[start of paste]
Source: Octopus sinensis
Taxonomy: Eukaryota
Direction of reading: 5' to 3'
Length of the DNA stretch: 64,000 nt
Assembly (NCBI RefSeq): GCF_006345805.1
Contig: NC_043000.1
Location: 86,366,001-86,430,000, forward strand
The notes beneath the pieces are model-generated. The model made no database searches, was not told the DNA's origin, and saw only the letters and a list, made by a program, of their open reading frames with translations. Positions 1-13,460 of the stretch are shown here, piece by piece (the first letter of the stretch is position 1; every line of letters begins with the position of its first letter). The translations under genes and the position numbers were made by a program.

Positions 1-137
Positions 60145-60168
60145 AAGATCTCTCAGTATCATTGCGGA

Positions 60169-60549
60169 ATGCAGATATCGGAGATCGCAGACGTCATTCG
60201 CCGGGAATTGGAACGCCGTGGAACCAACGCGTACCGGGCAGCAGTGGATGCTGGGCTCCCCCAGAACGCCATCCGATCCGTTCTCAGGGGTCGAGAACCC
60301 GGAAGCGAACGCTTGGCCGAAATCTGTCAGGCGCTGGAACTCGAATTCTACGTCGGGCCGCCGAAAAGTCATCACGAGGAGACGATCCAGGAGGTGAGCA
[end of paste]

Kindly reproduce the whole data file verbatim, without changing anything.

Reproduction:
Source: Octopus sinensis
Taxonomy: Eukaryota
Direction of reading: 5' to 3'
Length of the DNA stretch: 64,000 nt
Assembly (NCBI RefSeq): GCF_006345805.1
Contig: NC_043000.1
Location: 86,366,001-86,430,000, forward strand
The notes beneath the pieces are model-generated. The model made no database searches, was not told the DNA's origin, and saw only the letters and a list, made by a program, of their open reading frames with translations. Positions 1-13,460 of the stretch are shown here, piece by piece (the first letter of the stretch is position 1; every line of letters begins with the position of its first letter). The translations under genes and the position numbers were made by a program.

Positions 1-137
Positions 60145-60168
60145 AAGATCTCTCAGTATCATTGCGGA

Positions 60169-60549
60169 ATGCAGATATCGGAGATCGCAGACGTCATTCG
60201 CCGGGAATTGGAACGCCGTGGAACCAACGCGTACCGGGCAGCAGTGGATGCTGGGCTCCCCCAGAACGCCATCCGATCCGTTCTCAGGGGTCGAGAACCC
60301 GGAAGCGAACGCTTGGCCGAAATCTGTCAGGCGCTGGAACTCGAATTCTACGTCGGGCCGCCGAAAAGTCATCACGAGGAGACGATCCAGGAGGTGAGCA